Adam and Eve discussing women’s liberation, Methuselah happily listening to Golden Oldies, metal detectors for animals entering Noah’s ark, Moses with the tablets of the law being questioned by civil libertarians, King David increasingly exaggerating Goliath’s proportions with each re-telling of the story. The names are familiar, but their activities are not. At least not to those who know them only from the Bible. But for the millions who daily read the comic pages, biblical personages are among the many characters that populate what has been called “the preeminent form of popular humor in America in the twentieth century.”1
Eight years ago, I began collecting comic strips that deal with the Bible. Actually, I have a number of “collections”; others cover ancient history, ministers, ethics and Judaism. But by far the largest is my biblical collection, containing over 300 individual cartoons. Approximately two-thirds relate to the Hebrew Bible.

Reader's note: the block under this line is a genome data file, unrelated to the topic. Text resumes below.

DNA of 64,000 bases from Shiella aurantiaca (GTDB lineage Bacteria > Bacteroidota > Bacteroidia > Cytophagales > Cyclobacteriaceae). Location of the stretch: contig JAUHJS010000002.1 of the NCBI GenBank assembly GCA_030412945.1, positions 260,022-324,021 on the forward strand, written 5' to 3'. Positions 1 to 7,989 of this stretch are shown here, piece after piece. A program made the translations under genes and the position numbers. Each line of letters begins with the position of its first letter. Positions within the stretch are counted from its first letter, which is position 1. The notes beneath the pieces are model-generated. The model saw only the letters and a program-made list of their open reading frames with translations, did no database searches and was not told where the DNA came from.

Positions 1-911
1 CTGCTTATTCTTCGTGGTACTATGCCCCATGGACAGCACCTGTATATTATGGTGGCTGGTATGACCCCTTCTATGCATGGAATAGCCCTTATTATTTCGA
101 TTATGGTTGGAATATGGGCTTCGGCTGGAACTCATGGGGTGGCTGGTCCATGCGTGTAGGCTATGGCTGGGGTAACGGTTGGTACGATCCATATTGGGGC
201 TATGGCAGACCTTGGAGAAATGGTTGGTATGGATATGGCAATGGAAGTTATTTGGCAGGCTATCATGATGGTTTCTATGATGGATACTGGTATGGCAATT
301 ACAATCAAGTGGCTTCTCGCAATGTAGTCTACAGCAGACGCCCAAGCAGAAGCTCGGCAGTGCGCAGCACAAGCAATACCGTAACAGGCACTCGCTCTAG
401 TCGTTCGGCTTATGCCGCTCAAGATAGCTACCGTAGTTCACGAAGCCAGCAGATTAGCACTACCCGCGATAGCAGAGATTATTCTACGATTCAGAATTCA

The basic tools of my trade are few: a newspaper and a pair of scissors. The methodology is simple: cut, organize and, sometimes, make slides. The uses of the collection are varied: the topic of papers at professional meetings, an audiovisual complement to public talks, a welcome change of pace in classroom lectures and (not to be overlooked) a graphic means of documenting certain tax deductions for the IRS.